Only three species are common to the majority of the investigated sites: Hypoaspis nolli, Rhodacarellus silesiacus and Ololaelaps placentula; H. nolli is an edifying species for the mesostigmatid mites communities in all studied sites. R. silesiacus and O. placentula are absent only in the plantation of Salix. The first one is an accompanying species at Letea forest and an edifying one in the rest of the sites. O. placentula is influential at Plauru I and it is accompanying in the rest. Some species present in only one stand were highlighted: 11 species at Letea, 2 at Chilia Veche, 7 at Plauru I, 4 at Plauru II in Populus x canadensis plantation and only one at Plauru II in Salix alba plantation. Among the investigated sites the most equilibrated community was that of Plauru II with almost 50% accompanying species, 16.7% influential species and 33.4% edifying species (Table 2). The demographic structure of the communities was analysed using numerical ratio adults/preadults, with values between 1.9–8.4 (Table 2).
The results of a previous research targeted on the edaphic mesofauna from the same forest sites indicated that Mesostigmata mites were ranging between 2.7% and 10.02% of the total Acari. They hold either second place after Oribatida (Letea and Plauru II Salix plantation), or the third one after Oribatida and Trombidiformes (in the rest of the sites) (Călugăr and Ivan 2016). Studies conducted in other wetland forests showed that oribatid mites prevail within the mites fauna and gamasids are the next ones, both in forests and plantations (Călugăr 2006). Results of the researches regarding the Mesostigmata mites from forest ecosystems in DDBR carried out in 2006 pointed out the human influence on the biodiversity of these mites. The most diverse fauna was identified in the natural forest soils and the human influence in the anthropized forests and plantations was evident by the reduction of the number of species. Almost 70% of the identified species was found in the natural forests, 16% in the anthropized forests from the embanked enclosure and about 48% in the forest plantations; about 42% were identified exclusively in natural forests and 23% in plantations, a percentage of 23% being common to natural forests and plantations (Ivan et al. 2006).
The results of the present investigation showed that the highest number of species and individuals was also obtained in the soil of the natural forests and the lowest ones in Salix alba plantation. The global average abundance, as well as the number of species have ample variations from one stand to another, both in the case of natural forests and plantations, mainly driven by bio-edaphic conditions specific to each forest stand. In the case of oribatid mites it was shown that horizontal distribution of the individuals illustrated by Pearson variation coefficient of abundance is more uniform in plantations than in natural forests where litter is more diverse and spread mosaic – like (Călugăr and Ivan 2016). In Mesostigmata such a demarcation was not established. Both in natural forests and plantations, the Pearson variation coefficient of abundance had high values with one exception – natural forest from Plauru I. So, only here the distribution of the Mesostigmata individuals was uniform while in the rest of the ecosystems, both forests and plantations, the distribution was an aggregate type. In the case of mesostigmatid mites the horizontal distribution pattern is probably linked to the distribution of the groups of edaphic fauna which constitute their preferred prey.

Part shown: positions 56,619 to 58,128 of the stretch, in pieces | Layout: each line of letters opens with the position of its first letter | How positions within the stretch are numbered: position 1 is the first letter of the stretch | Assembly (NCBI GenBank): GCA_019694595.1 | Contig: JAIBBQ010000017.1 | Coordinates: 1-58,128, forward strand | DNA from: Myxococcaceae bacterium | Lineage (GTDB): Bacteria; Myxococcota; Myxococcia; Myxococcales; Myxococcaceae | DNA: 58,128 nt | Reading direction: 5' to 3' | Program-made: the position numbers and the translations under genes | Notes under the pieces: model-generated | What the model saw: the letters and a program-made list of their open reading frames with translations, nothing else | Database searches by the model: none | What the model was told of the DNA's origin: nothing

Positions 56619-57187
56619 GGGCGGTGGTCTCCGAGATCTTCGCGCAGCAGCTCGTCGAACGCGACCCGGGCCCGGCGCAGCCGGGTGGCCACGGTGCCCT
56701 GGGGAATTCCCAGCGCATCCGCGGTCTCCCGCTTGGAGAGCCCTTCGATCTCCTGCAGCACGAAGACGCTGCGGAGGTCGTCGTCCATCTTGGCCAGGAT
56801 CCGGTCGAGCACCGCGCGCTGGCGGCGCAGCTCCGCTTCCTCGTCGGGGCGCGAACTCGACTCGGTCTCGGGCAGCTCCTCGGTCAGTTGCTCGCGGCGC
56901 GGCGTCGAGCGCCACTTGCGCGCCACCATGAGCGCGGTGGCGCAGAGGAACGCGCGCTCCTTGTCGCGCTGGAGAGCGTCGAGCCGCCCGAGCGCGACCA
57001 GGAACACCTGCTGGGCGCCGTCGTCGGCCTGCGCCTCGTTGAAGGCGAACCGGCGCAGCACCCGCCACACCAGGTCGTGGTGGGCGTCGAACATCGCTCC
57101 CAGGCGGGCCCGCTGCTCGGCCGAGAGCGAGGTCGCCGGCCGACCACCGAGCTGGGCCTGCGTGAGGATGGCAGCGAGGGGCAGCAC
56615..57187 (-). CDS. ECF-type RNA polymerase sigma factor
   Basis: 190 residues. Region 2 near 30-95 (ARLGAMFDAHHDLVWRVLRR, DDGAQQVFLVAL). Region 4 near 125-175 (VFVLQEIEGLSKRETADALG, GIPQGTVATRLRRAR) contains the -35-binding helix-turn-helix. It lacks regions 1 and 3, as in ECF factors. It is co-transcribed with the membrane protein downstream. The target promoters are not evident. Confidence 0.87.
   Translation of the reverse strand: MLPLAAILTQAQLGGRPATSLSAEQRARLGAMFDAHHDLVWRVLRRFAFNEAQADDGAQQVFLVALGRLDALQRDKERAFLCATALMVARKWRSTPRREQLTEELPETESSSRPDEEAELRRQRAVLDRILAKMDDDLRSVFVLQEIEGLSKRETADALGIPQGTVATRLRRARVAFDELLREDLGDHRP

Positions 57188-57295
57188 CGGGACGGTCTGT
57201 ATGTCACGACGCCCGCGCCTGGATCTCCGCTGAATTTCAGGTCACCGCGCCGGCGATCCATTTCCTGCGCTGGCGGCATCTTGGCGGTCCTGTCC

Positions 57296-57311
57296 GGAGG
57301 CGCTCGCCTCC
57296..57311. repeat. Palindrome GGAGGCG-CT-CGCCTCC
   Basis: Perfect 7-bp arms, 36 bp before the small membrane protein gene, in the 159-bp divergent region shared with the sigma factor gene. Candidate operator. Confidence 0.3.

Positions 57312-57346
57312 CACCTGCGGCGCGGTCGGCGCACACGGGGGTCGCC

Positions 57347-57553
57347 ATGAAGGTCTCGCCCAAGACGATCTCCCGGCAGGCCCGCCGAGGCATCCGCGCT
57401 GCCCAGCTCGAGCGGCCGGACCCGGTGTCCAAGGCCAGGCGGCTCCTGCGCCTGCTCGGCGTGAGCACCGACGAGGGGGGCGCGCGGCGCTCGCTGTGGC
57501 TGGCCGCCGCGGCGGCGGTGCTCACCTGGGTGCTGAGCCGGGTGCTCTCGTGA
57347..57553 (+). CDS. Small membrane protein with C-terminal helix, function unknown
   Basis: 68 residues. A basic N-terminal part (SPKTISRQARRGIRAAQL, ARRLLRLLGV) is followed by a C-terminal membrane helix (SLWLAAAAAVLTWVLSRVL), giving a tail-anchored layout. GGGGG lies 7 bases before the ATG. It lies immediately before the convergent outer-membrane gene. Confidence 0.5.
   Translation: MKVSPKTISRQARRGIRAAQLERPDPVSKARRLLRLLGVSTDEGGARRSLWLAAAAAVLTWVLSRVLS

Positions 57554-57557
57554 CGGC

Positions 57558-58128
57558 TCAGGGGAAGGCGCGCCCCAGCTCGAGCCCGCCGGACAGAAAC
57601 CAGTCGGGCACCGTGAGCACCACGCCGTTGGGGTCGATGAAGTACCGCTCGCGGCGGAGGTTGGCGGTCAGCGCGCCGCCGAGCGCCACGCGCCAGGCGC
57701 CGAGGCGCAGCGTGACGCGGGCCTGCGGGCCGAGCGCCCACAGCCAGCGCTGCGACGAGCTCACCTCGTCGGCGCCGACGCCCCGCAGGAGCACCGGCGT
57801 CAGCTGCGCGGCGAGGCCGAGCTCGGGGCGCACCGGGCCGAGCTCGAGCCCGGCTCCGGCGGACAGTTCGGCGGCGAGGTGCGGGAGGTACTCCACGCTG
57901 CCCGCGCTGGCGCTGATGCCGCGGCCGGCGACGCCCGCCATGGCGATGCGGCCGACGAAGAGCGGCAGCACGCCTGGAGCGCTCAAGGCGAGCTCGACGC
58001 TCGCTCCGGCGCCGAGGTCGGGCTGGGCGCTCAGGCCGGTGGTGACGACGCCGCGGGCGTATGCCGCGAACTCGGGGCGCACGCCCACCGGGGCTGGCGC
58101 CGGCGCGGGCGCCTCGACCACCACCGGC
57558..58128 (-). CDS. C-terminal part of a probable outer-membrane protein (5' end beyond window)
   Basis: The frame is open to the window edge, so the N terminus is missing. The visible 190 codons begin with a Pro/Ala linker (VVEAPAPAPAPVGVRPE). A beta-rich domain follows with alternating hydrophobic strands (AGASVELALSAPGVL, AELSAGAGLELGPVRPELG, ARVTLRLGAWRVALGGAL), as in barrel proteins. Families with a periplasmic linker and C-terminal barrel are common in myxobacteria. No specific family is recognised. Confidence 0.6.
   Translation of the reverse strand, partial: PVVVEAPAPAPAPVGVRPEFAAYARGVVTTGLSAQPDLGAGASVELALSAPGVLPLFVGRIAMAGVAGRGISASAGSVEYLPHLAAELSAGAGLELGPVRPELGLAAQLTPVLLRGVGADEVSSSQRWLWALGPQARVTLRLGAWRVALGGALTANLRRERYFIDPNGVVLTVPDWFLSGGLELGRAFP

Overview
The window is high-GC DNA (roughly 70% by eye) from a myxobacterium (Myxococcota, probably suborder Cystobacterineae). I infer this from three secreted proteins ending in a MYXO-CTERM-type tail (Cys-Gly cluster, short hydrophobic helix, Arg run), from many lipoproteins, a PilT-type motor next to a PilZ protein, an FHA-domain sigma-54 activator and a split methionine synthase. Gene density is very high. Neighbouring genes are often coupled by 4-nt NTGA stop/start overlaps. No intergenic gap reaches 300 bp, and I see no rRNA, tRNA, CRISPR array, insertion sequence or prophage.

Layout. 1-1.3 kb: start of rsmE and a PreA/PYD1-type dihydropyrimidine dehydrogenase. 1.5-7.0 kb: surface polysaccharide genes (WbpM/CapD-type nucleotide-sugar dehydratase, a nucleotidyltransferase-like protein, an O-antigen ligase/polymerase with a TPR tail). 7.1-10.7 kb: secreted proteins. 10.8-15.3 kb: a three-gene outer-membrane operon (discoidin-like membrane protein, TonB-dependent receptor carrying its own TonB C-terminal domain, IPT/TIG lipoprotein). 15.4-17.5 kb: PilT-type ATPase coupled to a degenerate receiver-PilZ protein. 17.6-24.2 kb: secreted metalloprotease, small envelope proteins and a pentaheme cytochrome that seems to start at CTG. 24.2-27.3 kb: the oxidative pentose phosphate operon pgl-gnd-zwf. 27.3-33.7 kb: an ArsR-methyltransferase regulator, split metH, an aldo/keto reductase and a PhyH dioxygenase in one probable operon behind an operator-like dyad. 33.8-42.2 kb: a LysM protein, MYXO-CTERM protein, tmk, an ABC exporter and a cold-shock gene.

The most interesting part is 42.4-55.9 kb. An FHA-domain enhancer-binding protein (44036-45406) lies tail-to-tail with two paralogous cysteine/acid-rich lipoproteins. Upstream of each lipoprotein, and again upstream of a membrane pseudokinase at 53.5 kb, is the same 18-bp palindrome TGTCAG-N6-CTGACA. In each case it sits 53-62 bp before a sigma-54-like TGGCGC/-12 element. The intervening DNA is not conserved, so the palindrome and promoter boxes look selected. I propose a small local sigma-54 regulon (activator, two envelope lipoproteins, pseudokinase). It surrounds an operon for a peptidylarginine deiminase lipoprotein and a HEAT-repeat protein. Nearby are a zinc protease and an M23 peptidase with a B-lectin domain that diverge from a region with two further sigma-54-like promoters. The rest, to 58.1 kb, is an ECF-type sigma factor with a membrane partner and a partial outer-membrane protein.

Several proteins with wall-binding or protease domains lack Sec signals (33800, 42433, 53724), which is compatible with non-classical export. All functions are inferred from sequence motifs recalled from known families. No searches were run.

Cluster analysis indicates that natural ecosystems from Plauru and Chilia have common characteristics in terms of faunistic spectrum of Mesostigmata mites, as well as the two plantations from Plauru, which also have a high degree of similarity. In a lower proportion Letea forest have common features with the other two natural forests. Also, we noticed a low degree of similarity between natural forests and plantations, as it can be observed in the figure 1 with two distinctive clusters (sites 1, 2 and 3 versus 4 and 5).